Tuesday, November 10, 2009

Interpreting McMahon

We can all feel very much gratified, for a number of reasons, when considering the vote of Congressman McMahon on HR3962 this past Saturday evening.

First and foremost, from my perspective, is the apparent affect your tireless work had on the outcome, forcing him to examine the roots of our opposition to the bill, and helping him to understand the reasonableness of our objections.

For his part, he listened, and that is big, and ultimately he voted against his party’s leadership. We’ll take as an act of faith that he voted his conscience.

But what if he didn’t? Should the Congressman be condemned if his vote was merely an act of political expediency? The more cynical among us will point out that Ms. Pelosi had 40 votes to play with – to pass, the bill needed a majority of 218 votes, and there are 258 Democrats in the House. This gave her, ostensibly, a pocketful of dispensations which could be doled out to nervous Blue Dogs - or other vulnerable Democrats. Michael McMahon is one of these, since he is a freshman D in a district that is reliably Republican - 28 years worth - in a district that voted comfortably for John McCain in the last Presidential election.

To be sure, Congressman McMahon listed a goodly number of appropriate reasons for voting against the bill – indeed, had he gone a little further, he might have been able to justify supporting the Republican version of healthcare reform, which came to be known as the Boehner Amendment.

In a statement, the Congressman said:
"I believe that we need to reform the healthcare system, reduce spending, cut waste, fraud and abuse and expand coverage for more Americans. Unfortunately the bill that passed the United States House tonight does not do that.

The cuts to Medicare will affect seniors in my district, the cuts to the Disproportionate Share Hospitals (DSH) will make it harder for hospitals to service Staten Island and Brooklyn and the cost containment doesn't go far enough. There is no guarantee that this bill will reduce the cost of healthcare premiums for Staten Island and Brooklyn families."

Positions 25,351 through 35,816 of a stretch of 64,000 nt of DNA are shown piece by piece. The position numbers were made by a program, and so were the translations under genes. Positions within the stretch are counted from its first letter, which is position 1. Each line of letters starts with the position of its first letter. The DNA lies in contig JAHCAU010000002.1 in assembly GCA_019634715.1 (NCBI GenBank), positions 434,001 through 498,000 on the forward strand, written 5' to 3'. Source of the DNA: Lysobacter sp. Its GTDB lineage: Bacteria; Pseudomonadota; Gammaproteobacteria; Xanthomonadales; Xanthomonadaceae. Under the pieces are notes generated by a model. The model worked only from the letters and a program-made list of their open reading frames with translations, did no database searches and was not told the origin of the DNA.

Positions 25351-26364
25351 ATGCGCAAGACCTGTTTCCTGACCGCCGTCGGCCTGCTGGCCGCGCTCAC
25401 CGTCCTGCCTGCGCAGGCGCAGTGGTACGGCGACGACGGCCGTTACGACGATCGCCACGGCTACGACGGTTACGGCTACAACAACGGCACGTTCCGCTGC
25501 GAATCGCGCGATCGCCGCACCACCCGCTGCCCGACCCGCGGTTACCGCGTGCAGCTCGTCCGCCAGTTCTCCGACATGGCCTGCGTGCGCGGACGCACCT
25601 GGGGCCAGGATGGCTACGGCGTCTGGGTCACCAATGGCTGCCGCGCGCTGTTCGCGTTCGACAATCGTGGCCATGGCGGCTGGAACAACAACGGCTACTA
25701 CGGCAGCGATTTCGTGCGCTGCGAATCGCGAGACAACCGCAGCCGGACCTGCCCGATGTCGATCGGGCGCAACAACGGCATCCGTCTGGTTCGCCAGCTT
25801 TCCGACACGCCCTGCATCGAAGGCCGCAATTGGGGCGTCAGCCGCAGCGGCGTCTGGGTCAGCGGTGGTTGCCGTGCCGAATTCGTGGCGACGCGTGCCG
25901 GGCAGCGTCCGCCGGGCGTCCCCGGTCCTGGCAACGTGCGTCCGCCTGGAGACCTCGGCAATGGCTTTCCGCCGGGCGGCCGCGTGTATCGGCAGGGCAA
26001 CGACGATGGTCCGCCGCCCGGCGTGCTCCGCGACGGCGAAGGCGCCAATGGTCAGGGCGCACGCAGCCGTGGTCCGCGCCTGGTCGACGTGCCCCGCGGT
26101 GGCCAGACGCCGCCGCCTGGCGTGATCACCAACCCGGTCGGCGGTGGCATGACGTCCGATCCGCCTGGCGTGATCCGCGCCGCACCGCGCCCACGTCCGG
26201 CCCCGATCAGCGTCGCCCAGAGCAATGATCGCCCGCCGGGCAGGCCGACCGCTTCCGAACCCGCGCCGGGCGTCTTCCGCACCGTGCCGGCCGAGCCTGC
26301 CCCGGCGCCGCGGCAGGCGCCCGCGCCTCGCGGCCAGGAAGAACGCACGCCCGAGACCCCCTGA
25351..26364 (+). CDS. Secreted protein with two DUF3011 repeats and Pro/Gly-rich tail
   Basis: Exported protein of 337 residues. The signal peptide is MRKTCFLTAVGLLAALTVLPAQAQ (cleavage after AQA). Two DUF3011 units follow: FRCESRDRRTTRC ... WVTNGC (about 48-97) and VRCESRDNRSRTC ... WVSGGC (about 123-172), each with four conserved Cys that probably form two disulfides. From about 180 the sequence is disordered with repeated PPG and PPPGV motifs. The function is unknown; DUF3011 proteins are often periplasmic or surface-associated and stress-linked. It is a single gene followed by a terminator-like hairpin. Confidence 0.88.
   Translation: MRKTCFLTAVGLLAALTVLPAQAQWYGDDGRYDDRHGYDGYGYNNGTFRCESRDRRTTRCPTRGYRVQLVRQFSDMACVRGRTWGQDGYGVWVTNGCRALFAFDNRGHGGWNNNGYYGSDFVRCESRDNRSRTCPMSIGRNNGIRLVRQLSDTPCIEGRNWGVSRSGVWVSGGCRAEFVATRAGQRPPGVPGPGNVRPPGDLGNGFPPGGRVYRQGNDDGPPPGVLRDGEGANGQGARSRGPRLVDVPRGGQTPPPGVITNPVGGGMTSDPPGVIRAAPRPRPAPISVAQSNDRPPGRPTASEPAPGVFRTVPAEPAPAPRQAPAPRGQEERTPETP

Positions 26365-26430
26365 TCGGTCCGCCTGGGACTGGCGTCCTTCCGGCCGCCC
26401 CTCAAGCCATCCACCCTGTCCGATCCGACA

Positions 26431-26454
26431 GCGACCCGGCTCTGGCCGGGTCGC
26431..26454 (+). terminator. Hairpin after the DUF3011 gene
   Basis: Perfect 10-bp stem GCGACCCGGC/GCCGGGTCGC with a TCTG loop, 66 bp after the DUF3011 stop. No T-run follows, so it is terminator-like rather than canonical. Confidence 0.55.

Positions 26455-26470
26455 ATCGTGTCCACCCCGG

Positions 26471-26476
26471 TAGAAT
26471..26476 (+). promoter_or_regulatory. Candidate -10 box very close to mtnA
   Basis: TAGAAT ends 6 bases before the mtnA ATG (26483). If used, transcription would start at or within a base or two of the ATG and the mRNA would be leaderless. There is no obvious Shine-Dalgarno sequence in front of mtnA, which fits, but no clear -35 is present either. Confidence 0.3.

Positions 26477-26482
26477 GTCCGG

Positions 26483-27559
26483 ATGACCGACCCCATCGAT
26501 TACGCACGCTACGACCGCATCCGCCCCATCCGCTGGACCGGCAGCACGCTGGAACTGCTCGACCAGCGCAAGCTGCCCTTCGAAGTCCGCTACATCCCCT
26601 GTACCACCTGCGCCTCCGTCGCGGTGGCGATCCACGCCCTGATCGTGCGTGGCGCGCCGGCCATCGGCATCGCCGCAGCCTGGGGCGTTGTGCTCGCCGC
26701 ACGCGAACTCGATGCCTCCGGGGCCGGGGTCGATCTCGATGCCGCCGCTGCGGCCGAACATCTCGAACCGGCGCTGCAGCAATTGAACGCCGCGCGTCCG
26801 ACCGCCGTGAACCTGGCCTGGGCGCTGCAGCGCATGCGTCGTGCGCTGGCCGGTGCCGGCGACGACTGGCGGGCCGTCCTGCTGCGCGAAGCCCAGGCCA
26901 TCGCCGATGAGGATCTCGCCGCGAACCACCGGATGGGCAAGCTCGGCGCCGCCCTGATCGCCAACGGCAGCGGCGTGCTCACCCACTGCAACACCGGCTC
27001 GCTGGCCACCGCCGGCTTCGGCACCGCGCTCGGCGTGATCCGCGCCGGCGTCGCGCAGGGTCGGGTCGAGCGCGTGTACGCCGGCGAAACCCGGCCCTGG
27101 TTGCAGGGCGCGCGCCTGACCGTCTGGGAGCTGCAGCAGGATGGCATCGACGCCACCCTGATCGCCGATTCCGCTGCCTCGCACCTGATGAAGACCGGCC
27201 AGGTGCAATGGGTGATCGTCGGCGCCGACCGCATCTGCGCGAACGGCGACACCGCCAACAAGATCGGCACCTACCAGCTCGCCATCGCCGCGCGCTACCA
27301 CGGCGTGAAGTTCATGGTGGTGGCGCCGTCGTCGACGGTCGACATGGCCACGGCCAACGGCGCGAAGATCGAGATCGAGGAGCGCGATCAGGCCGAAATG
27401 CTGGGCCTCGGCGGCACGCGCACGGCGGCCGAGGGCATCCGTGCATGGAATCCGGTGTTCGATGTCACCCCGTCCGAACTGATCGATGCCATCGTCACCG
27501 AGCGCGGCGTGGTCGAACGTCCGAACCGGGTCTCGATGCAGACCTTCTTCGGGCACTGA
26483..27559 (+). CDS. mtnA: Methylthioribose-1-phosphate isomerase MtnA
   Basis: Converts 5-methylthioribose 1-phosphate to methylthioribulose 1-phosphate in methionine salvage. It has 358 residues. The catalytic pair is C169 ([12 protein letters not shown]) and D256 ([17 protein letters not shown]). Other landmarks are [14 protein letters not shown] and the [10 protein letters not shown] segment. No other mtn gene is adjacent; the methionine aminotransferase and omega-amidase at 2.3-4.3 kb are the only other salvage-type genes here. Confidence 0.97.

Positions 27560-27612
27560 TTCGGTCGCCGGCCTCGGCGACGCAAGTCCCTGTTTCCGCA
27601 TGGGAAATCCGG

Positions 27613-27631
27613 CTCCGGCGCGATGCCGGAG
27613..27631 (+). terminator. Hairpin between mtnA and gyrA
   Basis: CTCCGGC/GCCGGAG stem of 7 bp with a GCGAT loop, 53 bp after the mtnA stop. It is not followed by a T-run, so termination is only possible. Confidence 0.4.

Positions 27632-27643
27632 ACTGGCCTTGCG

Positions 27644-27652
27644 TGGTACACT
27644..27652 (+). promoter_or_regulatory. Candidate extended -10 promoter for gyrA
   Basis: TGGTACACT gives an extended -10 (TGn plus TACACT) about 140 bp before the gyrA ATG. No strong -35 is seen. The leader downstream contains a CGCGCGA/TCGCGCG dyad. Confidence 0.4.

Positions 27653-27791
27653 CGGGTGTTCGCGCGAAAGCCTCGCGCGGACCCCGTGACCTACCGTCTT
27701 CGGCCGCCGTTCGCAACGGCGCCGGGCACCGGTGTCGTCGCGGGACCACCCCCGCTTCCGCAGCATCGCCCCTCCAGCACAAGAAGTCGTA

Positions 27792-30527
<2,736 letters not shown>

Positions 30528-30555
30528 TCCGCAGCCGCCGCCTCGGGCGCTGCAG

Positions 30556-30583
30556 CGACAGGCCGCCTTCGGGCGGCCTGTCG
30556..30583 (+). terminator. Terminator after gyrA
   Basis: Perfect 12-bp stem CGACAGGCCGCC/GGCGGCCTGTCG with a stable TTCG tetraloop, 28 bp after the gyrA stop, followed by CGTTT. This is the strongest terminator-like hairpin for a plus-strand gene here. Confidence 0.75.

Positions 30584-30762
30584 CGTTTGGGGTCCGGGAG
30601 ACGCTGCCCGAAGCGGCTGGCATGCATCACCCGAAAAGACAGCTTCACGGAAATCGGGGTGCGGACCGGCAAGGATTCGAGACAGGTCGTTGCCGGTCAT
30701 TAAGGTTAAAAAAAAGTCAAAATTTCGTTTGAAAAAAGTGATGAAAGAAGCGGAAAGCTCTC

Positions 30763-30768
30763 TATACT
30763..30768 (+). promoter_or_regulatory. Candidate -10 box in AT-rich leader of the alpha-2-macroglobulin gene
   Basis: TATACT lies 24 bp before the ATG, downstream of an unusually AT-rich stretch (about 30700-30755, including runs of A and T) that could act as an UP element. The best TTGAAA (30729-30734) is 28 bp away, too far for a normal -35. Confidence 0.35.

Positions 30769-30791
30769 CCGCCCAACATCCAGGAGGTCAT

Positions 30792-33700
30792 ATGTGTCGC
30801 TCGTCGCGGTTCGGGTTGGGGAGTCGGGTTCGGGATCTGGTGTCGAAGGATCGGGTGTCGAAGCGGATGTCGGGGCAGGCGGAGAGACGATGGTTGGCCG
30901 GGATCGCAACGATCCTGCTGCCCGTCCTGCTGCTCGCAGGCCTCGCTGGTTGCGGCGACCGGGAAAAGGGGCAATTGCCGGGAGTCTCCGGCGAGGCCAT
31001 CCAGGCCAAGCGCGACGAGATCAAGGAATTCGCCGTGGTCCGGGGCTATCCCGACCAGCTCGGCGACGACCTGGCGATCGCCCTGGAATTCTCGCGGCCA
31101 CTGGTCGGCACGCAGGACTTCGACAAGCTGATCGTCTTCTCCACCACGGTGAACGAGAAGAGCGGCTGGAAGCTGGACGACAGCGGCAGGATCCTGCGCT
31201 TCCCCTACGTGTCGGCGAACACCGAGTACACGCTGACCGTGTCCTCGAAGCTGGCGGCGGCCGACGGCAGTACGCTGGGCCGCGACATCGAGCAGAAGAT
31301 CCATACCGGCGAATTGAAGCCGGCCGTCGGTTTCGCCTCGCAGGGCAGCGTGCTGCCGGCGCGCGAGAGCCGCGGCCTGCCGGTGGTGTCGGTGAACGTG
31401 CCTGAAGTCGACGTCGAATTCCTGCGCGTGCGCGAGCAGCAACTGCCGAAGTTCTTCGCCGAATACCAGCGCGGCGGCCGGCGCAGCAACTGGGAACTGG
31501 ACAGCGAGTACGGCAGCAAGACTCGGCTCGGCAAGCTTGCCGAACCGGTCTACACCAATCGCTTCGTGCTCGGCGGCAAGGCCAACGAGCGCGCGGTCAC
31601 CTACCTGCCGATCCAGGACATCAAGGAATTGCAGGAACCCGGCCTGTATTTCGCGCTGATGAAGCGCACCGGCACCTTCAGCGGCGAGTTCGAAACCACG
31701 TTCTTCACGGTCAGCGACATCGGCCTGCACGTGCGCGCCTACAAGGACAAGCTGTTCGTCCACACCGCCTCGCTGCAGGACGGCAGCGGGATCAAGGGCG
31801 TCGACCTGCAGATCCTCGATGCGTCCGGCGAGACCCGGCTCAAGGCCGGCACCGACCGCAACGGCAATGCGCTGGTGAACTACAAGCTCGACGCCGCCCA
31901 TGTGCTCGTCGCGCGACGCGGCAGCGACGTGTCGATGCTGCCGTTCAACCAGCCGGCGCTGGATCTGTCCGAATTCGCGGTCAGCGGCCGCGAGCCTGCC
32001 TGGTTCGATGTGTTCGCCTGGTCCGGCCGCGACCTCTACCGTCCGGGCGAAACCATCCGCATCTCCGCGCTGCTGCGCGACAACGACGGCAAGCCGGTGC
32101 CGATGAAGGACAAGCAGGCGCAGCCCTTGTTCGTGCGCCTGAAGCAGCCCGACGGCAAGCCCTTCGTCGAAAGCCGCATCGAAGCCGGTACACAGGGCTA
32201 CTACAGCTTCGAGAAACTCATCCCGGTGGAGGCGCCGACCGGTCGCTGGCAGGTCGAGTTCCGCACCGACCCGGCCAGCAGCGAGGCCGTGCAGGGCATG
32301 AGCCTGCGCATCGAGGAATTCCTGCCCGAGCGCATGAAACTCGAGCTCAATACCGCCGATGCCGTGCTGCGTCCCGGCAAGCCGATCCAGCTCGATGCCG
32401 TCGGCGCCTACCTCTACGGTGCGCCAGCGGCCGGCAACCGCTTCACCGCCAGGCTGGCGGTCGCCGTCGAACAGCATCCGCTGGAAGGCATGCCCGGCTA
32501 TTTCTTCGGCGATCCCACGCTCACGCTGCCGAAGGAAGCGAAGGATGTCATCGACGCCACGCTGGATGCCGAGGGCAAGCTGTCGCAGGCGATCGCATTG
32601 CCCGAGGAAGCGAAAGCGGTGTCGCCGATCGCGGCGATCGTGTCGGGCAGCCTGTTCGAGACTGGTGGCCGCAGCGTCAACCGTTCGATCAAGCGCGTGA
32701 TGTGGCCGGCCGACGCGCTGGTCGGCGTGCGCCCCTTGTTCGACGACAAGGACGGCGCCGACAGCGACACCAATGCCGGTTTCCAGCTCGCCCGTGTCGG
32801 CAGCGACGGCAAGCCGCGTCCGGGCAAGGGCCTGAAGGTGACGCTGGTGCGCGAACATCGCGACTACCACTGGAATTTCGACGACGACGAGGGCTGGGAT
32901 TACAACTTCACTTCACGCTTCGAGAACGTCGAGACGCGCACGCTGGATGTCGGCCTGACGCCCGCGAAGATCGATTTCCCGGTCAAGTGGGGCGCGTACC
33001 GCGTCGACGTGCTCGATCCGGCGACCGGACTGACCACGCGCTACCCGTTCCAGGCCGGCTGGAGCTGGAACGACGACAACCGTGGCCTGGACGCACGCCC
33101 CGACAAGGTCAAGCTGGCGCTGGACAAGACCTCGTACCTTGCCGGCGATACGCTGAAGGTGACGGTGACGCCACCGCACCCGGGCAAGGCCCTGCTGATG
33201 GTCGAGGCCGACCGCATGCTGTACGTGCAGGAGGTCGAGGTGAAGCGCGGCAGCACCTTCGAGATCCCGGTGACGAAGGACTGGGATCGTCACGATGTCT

To summarize, Congressman McMahon’s objections to HR3962 are as follows:
1. The bill does not reduce spending.
2. The bill does not cut waste, fraud and abuse.
3. The bill does not expand coverage for more Americans.
4. Medicare cuts will affect seniors in the district.
5. Cuts to Disproportionate Share Hospitals will affect service to Staten Islanders.
6. Cost containment does not go far enough.
7. There will be no guaranteed reduction in the cost of healthcare premiums.

A quick look at the Boehner amendment reveals that it would address many of these concerns; certainly the fiscal ones, according to the scoring by the Congressional Budget Office.

However, Congressman McMahon dutifully, and to no one’s surprise, voted against this Republican amendment, even though it would have overcome nearly all the hurdles that caused him to vote NO on the version that came to the floor. That may cause one to wonder if the stated reasons for voting against the bill were the real reasons he voted against the bill – or might he have voted NO to take political cover in his Republican district.

That would be known as having your cake and eating it, too.

(We should note that there is a distinct possibility that the bill will be back again for another vote, if and when the Senate passes its version. Having set a high bar, a bar any reconciled bill may not be able to hurdle, Congressman McMahon will be forced to vote NO once again. We certainly live in interesting times.)

Despite all of this, Congressman McMahon has voted the right way on HR3962, and in the end that’s all that we asked for. So kudos to the Congressman, and great big kudos to the tireless work of the hard-working, ordinary citizen-members of the Staten Island Tea Party.